Alastair Cook and Haseeb Hameed cussedly saw off 50 of the 150 overs England needed to bat out to save the Visakhapatnam Test of 2016-17
. England went into the final day needing to bat out 90 overs with eight wickets in hand. An hour of intense interrogation of technique and luck later, England were two wickets poorer and still looking at having to bat out another 90 overs, or possibly more, because India had bowled 21 overs in that one hour. And there wasn’t a cloud in sight.
Just imagine how dispiriting it can be to take a brief break after 21 overs of breathless concentration and application, of trying to keep out two of the greatest spinners of all time, and finding out you have actually not moved anywhere in terms of bringing down your target. That’s Test cricket in India. Or, to be more precise, just one hour of Test cricket in India.
To travel to India and win a Test series is possibly the toughest challenge in competitive sport. In cricket it definitely is. It’s easier to win an ODI World Cup. There have been three of them since the last time a visiting team won a Test series in India. It’s easier to win a World Test Championship: the two WTC champions have not even come close to winning in India in their championship cycles.
It has been more than 11 years since India lost a Test series at home, a period during which Australia have lost three at home, England two, New Zealand two and South Africa four. India’s domination has gone deeper than just winning series. There have been zero drawn series over this period, and only one has gone into its final Test still alive: against Australia in 2016-17, at the deep end of a long, exhausting season for India. In more than 11 years, India have lost just three home Tests, achieving a win-loss ratio of 12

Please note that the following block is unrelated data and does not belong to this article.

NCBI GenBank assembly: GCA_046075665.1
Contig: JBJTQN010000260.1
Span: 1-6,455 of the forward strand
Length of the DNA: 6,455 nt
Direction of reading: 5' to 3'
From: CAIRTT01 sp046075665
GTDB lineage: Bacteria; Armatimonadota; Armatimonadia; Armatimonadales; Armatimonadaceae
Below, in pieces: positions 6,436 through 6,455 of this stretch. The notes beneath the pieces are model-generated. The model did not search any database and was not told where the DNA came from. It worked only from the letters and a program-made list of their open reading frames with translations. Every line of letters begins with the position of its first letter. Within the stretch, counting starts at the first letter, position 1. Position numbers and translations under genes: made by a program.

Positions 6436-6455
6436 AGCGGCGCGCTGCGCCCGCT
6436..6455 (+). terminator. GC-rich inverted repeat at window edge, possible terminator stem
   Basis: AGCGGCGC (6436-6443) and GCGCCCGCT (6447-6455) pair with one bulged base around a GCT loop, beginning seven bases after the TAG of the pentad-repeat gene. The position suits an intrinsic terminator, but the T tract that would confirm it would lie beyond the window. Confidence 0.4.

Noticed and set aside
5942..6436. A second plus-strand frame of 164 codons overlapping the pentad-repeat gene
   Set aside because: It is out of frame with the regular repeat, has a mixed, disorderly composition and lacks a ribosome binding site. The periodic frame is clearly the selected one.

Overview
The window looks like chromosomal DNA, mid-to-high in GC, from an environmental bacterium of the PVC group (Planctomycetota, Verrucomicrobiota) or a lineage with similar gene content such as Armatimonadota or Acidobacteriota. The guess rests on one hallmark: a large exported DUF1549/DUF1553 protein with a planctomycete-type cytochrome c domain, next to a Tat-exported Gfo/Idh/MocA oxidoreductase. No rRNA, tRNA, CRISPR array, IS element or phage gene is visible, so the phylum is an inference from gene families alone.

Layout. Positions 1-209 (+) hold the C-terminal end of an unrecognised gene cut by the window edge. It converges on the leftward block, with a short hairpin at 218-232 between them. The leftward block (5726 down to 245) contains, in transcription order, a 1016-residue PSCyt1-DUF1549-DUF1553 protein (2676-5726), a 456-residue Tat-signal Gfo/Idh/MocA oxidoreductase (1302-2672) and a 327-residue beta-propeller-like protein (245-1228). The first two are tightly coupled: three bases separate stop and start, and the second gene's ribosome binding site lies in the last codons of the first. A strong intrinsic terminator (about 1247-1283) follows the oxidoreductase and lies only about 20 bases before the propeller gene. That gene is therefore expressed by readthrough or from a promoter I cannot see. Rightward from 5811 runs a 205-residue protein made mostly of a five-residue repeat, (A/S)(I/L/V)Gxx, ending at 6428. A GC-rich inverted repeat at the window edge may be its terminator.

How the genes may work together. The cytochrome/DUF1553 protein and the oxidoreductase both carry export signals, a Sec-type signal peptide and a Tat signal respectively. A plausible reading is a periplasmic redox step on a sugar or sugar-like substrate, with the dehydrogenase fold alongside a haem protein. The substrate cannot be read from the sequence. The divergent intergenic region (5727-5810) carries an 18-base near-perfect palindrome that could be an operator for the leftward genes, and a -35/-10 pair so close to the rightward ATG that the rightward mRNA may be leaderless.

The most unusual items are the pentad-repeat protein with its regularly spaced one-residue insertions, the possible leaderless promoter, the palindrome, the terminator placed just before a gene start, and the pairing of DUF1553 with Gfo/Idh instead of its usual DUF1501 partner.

nearly twice that of the next-best home team in this period, Australia.
This dominance is primarily down to two all-timers. It seems like an age ago when we questioned the future of India’s spin bowling in the aftermath of India’s last series defeat at home, against England in 2012-13. R Ashwin
kept getting cut frequently, averaging 53 in that series. Ravindra Jadeja
had just made his debut as a batting allrounder at No. 6. These were spinners who had already made themselves names in the IPL. We worried who would carry India’s proud spin legacy forward.
More than a decade later, we are looking at two of Indian cricket’s greatest match-winners, who have shown the craft, the fitness, the longevity and the hunger for excellence to make India the most formidable force at home in the whole of Test history. Captains have changed – three full-time ones – and coaches – four of them – have come and gone, but these two have remained the constants.
Forty of the 49 Ashwin-Jadeja Tests have come at home. In these matches a wicket has cost India
nearly 19 runs less than it has the opposition
. That’s only a little over half the story. The real cheat code is for bowlers of this ability to have averaged nearly 40 and 22
with the bat in these Tests, on consistently testing, result-oriented surfaces.